First, is it true that free schools are an expensive way of creating new places? The PAC says we need an additional 420,000 places in Englandâs schools between now and 2020, so it is important that the Department for Education does not waste its capital budget. Luckily, itâs not. According to a National Audit Office report published in February, the construction costs of a newly built free school are 29% lower per square metre than the schools rebuilt under Labourâs Building Schools for the Future programme. (To read more, click here.)
On the Today programme this morning I debated Meg Hillier, the Labour chair of the Public Accounts Committee which has just issued a damning report on free schools.
The report is wrong in almost every particular. It says the free schools programme offers âpoor value for moneyâ, but earlier this year the National Audit Office pointed out that free schools cost a third less than new schools built under Labourâs Building Schools for the Future programme.
The report says many free schools are in âinadequate premisesâ and âthe learning environmentâ is âless effectiveâ. In fact, 29pc of those inspected by Ofsted so far have been ranked âOutstandingâ compared to 21pc of all schools, and their exam results are top of the class. In the free school sixth forms that posted results last year, for instance, 27.8pc of pupils got A/A/B or better, compared to a national average of 19.9pc.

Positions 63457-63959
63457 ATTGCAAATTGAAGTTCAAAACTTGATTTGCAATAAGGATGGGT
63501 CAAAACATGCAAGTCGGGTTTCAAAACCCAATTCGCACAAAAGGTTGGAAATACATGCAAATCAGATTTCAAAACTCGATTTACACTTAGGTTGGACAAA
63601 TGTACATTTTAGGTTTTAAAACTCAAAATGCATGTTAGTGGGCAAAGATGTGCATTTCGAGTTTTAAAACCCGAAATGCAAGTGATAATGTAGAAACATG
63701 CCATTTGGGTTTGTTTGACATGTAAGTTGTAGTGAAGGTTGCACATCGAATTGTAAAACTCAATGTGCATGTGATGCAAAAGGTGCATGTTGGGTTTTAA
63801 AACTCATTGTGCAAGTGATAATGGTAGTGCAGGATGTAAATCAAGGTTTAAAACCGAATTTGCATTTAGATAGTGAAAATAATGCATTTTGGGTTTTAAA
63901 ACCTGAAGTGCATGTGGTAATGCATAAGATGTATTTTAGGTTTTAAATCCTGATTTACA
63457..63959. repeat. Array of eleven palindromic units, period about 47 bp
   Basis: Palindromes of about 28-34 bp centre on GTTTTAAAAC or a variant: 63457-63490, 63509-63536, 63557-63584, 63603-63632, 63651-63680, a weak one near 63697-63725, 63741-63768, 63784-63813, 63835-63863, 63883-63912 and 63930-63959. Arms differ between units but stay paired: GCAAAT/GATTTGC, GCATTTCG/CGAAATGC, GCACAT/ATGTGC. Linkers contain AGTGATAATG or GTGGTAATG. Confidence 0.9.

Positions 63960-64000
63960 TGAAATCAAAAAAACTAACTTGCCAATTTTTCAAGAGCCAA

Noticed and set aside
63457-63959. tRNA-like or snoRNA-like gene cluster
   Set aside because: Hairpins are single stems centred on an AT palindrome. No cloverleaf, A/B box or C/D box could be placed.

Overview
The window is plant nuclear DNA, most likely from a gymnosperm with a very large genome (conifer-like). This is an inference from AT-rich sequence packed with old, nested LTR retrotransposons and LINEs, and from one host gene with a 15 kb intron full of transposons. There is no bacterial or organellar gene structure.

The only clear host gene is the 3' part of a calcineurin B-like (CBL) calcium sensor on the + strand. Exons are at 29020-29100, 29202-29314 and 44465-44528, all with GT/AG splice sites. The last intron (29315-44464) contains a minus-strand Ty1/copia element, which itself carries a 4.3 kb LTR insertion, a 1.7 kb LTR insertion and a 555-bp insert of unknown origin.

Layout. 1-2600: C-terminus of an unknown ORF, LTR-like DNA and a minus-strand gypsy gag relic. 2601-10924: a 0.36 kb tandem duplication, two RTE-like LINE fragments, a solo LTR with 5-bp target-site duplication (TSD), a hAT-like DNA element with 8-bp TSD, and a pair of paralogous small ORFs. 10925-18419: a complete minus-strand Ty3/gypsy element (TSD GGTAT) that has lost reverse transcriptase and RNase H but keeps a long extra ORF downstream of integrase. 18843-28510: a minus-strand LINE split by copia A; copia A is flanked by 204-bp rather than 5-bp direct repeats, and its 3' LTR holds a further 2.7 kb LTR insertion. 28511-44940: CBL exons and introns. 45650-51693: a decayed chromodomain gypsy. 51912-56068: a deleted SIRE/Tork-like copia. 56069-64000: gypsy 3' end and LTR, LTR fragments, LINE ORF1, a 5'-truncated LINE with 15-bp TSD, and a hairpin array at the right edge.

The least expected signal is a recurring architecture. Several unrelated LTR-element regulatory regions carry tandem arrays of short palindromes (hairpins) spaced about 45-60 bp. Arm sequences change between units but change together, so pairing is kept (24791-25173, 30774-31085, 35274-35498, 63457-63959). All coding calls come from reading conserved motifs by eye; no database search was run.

The PAC report says free schools arenât creating new places where theyâre needed most and questions the Department for Educationâs âgripâ. But over 80pc of the free schools opened or approved to open since 2014 have been in areas where thereâs a demographic need for new places. Some do create a small number of surplus places, but without that parents wouldnât have any choice about where to send their children. As the National Audit Office report said, âSome spare capacity is needed to allow parents to exercise choice.â (To read more, click here.)